Having spent most of our time away surrounded by nature, we were ready for some urban culture. For the third time, we had a brief stop in the lovely Granada. Our arrival coincided with the start of week-long festivities celebrating Virgin Mary, with daily processions.
We were also invited to a gallery exhibit with some thought-provoking pieces by local artists, including one where ailing Uncle Sam is attended to by a donkey.
Nicaragua’s relationship with the U.S. is complicated…
From Granada, we headed to its northern rival, the fiercely left-wing and anti-imperialist León, for a week of Spanish study and a home stay with a local family.
We also sought some culture in the form of theatre (in vain), visited the fantastic Museo de Arte Fundacíon Ortiz-Guardián, and were inspired to read some of the poetry of Ruben Dario.
The tree is happy because it is scarcely sentient;
the hard rock is happier still, it feels nothing:
there is no pain as great as being alive,
no burden heavier than that of conscious life.
To be, and to know nothing, and to lack a way,
and the dread of having been, and future terrors…
And the sure terror of being dead tomorrow,
and to suffer all through life and through the darkness,
and through what we do not know and hardly suspect…
And the flesh that temps us with bunches of cool grapes,
and the tomb that awaits us with its funeral sprays,
and not to know where we go,
nor whence we came! …
León calls itself the capital of the revolution, with Sandino’s ideals represented everywhere. Keen to learn more, we visited Galería de Héroes y Mártires, where we received a warm welcome and were guided by a FSLN veteran, who took us through the exhibition and the history of the revolution from Sandino to present day.
Our home stay host, although a devoted Sandinista himself, gave us a more objective view on current Nicaraguan politics and the controversial, recent re-election of president Daniel Ortega. We will keep talking to the locals about the issues affecting Nicaragua today, for what we have learned so far has only sparked our curiosity further.
During a special roof tour of the revolution museum, under moody skies, we could see the string of volcanoes behind the impressive Basílica de la Asunción, the largest cathedral in Central America…
…and every day, we would walk by the gorgeous Iglesia de la Recolección.
We found ourselves amidst La Griteria, another local celebration of the Virgin Mary, where altars of the lady herself feature in Catholic households, churches and on the main square. This culminates in a gathering outside the cathedral on the evening of 7th December, marked by cries of Quién causa tanta alegría?, along with the handing out of traditional sweets to children, and fireworks throughout the night.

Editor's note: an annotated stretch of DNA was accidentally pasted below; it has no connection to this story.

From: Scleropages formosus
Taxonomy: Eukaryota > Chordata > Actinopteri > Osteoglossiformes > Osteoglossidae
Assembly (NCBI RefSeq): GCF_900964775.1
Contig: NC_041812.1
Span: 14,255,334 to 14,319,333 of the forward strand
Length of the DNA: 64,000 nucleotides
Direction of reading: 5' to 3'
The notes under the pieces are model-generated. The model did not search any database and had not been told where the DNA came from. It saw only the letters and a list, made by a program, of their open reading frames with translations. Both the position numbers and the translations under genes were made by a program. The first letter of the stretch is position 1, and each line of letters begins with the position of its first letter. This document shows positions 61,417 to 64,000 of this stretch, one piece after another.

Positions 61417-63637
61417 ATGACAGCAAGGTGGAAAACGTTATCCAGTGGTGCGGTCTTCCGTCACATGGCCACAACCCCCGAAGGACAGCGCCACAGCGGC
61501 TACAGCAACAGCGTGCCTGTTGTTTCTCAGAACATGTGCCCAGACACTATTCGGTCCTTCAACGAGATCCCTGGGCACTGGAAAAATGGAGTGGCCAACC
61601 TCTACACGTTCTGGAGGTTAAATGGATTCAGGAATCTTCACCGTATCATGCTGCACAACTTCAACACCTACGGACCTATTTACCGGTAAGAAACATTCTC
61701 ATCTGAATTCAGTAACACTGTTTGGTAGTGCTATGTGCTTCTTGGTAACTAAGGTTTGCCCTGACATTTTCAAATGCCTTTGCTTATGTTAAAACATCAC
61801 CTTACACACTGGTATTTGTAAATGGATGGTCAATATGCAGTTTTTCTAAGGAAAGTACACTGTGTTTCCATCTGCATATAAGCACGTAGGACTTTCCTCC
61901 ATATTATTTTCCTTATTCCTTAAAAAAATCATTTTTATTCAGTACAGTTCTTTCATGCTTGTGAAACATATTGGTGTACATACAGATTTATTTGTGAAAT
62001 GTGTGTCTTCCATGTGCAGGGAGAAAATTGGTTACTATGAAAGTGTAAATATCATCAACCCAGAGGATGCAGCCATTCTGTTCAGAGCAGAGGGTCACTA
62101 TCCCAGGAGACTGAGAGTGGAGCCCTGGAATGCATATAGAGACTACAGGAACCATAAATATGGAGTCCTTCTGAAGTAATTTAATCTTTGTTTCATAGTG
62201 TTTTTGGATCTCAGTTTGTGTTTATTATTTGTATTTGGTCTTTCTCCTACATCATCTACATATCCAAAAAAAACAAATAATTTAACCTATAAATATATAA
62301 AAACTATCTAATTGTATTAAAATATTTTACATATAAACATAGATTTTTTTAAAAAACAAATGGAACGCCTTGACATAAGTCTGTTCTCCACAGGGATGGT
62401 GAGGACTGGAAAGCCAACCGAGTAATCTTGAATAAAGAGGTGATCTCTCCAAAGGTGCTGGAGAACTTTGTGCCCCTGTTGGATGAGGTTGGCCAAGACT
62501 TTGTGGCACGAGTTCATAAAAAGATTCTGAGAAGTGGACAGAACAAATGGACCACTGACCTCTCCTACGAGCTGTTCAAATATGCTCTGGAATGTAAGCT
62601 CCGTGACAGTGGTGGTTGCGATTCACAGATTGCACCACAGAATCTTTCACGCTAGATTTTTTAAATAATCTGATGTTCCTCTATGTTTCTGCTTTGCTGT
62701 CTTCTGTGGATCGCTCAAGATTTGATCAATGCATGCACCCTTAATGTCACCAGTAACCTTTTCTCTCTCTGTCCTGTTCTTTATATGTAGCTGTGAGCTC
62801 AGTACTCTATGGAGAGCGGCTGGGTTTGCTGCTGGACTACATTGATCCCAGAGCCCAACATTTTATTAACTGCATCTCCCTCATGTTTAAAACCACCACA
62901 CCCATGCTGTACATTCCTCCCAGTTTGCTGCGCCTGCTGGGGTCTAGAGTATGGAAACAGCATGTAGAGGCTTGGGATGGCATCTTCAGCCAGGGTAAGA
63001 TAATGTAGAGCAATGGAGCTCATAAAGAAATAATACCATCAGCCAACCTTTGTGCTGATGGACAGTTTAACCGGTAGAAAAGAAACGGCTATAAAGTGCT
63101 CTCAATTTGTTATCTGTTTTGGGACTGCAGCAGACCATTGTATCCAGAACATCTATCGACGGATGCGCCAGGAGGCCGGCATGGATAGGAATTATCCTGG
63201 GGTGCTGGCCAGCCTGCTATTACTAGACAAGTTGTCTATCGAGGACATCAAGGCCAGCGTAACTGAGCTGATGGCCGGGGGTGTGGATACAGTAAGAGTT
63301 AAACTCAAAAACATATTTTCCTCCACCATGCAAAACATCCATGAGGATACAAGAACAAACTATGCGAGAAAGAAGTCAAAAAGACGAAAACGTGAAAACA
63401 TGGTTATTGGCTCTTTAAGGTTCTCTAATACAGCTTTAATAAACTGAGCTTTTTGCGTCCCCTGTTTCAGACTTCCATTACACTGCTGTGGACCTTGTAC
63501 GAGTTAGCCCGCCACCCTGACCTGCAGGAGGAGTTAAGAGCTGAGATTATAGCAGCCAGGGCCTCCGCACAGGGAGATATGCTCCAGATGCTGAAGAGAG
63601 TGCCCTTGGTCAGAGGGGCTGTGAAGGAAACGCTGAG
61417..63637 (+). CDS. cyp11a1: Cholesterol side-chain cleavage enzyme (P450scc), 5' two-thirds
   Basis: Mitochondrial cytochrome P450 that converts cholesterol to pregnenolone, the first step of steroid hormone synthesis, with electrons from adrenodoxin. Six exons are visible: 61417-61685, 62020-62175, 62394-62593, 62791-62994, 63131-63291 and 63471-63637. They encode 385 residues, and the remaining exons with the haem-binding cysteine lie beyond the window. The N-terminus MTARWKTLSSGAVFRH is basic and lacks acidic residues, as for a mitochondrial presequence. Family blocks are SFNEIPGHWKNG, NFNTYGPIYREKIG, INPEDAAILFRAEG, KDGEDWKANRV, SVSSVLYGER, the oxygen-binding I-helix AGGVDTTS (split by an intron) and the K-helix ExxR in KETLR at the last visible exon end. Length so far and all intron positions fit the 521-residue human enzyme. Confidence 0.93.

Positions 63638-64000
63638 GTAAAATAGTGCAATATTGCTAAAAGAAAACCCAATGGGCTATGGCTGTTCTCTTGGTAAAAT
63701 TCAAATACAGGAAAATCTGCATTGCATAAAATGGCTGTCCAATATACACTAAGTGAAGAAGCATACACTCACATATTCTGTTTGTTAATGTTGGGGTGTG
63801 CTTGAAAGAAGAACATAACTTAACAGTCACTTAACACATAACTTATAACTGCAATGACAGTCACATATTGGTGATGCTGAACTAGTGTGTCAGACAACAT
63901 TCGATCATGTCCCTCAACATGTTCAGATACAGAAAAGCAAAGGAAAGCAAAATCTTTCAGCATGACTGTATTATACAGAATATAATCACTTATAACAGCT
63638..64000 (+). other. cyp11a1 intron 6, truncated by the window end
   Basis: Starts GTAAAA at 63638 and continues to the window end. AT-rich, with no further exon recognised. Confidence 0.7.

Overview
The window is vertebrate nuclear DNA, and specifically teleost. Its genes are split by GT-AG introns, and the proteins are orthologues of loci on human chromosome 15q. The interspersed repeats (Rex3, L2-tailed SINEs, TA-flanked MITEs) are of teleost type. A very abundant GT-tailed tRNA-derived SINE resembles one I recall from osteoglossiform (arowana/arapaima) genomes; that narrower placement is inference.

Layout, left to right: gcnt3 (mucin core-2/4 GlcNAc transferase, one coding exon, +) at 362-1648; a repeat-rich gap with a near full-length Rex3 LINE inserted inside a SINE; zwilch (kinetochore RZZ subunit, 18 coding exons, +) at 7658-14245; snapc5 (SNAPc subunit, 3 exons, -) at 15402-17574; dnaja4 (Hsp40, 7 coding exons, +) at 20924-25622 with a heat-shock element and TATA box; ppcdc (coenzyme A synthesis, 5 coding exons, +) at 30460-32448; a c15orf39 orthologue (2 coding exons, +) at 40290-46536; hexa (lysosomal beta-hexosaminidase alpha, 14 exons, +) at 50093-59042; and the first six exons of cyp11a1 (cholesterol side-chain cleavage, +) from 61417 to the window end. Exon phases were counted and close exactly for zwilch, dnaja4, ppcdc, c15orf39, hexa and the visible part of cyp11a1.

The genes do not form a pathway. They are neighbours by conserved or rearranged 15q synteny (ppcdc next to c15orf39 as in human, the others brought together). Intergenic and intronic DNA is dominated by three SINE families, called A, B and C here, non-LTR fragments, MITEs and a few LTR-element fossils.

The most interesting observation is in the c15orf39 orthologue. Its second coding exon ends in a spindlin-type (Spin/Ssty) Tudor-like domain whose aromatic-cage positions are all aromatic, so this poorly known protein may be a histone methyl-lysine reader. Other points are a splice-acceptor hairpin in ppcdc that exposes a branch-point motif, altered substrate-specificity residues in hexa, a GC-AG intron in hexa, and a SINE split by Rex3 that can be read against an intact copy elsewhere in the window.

Curiously, alongside this celebration, Gigantonas – large puppet figures of tall, strong Spanish women – appear. Supported by teams of boys, one puppeteer coordinating her dance, the others maintaining the rhythm on drums, they parade the streets over several nights around this time.
The temperature in León can be stifling, but the lovely Pacific beaches of Poneloya and Las Peñitas are just a 20-minute bus ride away. If you want a more secluded experience, you can head to the Surfing Turtle Lodge, reached by a small boat followed by a horse & carriage ride or a walk.
Here you can surf, do yoga, play beach ball and party (low key) all day and well into the night if you are so inclined. Our experience of the closeness to nature was enhanced by a crab in the shower and two bats in our room!
The most incredible experience , however, was witnessing recently hatched turtles making their first journey into the sea. Sadly, poachers are still roaming the coastline for turtle eggs to be sold to local restaurants. The lodge combats this by buying as many as possible themselves and hatching them before releasing them to the sea. The process includes ensuring they have at least 10 metres of beach to “run” down before reaching the sea. This allows them to gain proper orientation in relation to the beach so that females of the group can navigate back in 15 years time when the they begin to nest themselves.
One of the most popular tourist activities in León is volcano boarding at the nearby Cerro Negro. Both sitting down or standing up options are available and Roger could not resist giving the latter a try.
The tour involves a 1.5 hour hike up and around the 720 metre peak, carrying your choice of board, followed by a considerably faster descent (in some cases, sub 1 minute). The views on the ascent vary from picturesque landscapes to quite otherworldly.
Next, we will travel to the coffee growing region in search of the perfect cup of cafe negro.